Q&A: Candidates for lieutenant governor address the issues

Lieutenant governor

In the leadup to Nov. 8’s election, the Delaware State News will be running questionnaires from various candidates. If you’ve missed any, visit https://delawarestatenews.net/ and click on the “vote 2016” tab.

Bethany Hall-Long, Democrat

Office seeking: Lt. governor

Age: 52

Occupation: Nurse, University of Delaware professor of nursing, state senator

Family: Husband Dana, son Brock

Elective experience: Six years as a state representative and eight years as a state senator

La Mar Gunn, Republican

Office seeking: Lt. governor

Age: 43

Occupation: CEO/Financial adviser

Family: Married with five children

Elective experience: Unsuccessful contested bid for Kent County recorder of deed

 

1. What would be your top priority in this office?

Hall-Long: Delaware is facing a serious epidemic with heroin addiction. This is an epidemic that is driving up crime, creating higher health costs and taking the lives of our loved ones far too soon. As a public health nurse, I know the foundation to treating this epidemic is understanding that addiction is a disease. We must seek to help those addicted with treatment and not incarceration. We have to fight the push to punish addicts with incarceration, and instead expand their access to treatment. While we have made progress in Delaware, there is still much to do. Working with our next governor, I will make Delaware a healthier and stronger state by keeping up the fight to expand treatment opportunities and provide additional resources for our loved ones and neighbors who are confronting the challenges of substance abuse and mental illness.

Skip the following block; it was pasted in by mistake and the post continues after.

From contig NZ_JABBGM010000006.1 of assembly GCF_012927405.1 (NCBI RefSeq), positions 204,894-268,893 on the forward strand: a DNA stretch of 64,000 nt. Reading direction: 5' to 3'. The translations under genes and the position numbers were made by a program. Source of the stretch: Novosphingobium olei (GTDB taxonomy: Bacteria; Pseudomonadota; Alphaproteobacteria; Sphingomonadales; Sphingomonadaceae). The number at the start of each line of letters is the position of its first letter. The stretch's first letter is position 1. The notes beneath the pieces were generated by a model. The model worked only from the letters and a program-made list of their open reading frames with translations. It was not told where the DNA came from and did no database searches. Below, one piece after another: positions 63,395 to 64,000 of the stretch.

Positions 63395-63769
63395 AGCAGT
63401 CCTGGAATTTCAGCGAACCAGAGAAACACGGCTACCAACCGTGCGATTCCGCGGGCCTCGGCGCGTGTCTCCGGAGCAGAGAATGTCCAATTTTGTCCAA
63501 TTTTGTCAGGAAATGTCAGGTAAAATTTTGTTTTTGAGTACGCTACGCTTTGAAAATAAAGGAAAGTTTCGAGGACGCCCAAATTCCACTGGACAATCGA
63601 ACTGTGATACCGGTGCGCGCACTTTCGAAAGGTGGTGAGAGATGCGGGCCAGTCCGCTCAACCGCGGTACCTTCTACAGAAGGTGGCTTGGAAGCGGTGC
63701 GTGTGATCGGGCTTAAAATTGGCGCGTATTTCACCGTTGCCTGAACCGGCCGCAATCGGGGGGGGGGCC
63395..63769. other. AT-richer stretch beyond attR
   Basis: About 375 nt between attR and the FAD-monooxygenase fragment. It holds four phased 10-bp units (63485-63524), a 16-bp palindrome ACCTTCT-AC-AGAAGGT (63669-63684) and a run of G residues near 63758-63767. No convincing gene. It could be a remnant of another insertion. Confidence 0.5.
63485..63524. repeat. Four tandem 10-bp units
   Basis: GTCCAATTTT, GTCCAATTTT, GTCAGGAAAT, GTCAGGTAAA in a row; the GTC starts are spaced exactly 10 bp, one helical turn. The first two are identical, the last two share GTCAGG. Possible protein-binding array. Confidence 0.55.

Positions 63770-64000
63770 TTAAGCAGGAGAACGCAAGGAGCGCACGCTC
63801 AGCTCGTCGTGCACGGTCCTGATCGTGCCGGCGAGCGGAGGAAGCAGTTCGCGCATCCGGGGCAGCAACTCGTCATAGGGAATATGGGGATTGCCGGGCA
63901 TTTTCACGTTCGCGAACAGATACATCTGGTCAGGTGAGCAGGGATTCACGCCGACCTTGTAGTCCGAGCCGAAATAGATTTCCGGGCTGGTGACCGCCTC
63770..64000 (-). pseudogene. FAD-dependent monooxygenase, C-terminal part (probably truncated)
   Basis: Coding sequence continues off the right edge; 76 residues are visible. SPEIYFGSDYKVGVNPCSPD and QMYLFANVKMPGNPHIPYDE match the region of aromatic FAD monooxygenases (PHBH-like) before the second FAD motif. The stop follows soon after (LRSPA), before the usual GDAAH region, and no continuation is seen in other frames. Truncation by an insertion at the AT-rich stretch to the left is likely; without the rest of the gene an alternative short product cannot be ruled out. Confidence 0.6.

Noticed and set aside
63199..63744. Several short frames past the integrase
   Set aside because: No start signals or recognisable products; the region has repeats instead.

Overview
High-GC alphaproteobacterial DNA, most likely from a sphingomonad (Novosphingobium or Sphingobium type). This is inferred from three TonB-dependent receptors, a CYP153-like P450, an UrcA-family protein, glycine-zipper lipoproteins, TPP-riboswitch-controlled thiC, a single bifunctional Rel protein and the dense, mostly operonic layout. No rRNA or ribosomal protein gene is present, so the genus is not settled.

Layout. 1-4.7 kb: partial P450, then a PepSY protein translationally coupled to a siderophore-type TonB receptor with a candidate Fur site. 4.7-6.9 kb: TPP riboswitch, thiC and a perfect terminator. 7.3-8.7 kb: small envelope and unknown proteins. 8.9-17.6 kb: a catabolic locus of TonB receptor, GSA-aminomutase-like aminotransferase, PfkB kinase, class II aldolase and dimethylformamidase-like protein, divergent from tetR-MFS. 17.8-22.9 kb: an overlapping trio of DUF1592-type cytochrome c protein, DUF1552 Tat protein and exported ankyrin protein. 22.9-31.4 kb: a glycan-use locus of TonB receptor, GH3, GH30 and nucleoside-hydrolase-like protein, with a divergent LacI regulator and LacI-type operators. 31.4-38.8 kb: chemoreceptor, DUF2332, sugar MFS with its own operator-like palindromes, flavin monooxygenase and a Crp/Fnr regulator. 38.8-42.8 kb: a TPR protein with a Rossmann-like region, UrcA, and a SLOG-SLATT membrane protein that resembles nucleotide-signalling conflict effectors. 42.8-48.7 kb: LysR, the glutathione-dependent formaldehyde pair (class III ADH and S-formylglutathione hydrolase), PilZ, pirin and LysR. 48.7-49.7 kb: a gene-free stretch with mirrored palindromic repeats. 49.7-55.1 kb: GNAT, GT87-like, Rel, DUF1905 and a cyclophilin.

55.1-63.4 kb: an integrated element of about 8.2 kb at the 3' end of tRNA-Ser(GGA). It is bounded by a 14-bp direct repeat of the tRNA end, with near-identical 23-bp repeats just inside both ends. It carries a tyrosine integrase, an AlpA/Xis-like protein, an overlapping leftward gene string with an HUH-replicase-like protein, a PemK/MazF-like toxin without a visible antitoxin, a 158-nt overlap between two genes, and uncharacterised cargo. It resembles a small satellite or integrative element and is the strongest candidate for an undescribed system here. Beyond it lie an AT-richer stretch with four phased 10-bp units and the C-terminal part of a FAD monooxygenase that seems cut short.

Gunn: I would work to attract high quality, career-building livable-wage jobs to stabilize and sustain Delaware’s economy.

2. If you could change one state policy or law, what would it be?

Hall-Long: In order to achieve a stronger, healthier Delaware, we must ensure that we have a health care system that works for everyone. One of the priorities of my four-point health plan is bringing better access to healthcare into our lowest income communities. The zip code where someone lives and the color of their skin should not be a predictor of life expectancy or whether they will die of chronic disease. By deploying community health care workers to our most underserved areas, we can improve healthcare outcomes, and decrease healthcare costs across the state.

Gunn: I would evoke term limits for all elected officials and duplicity in office (holding two offices while running for one) to ensure diversity in thought, leadership and governance.

3. What is the top issue facing the state?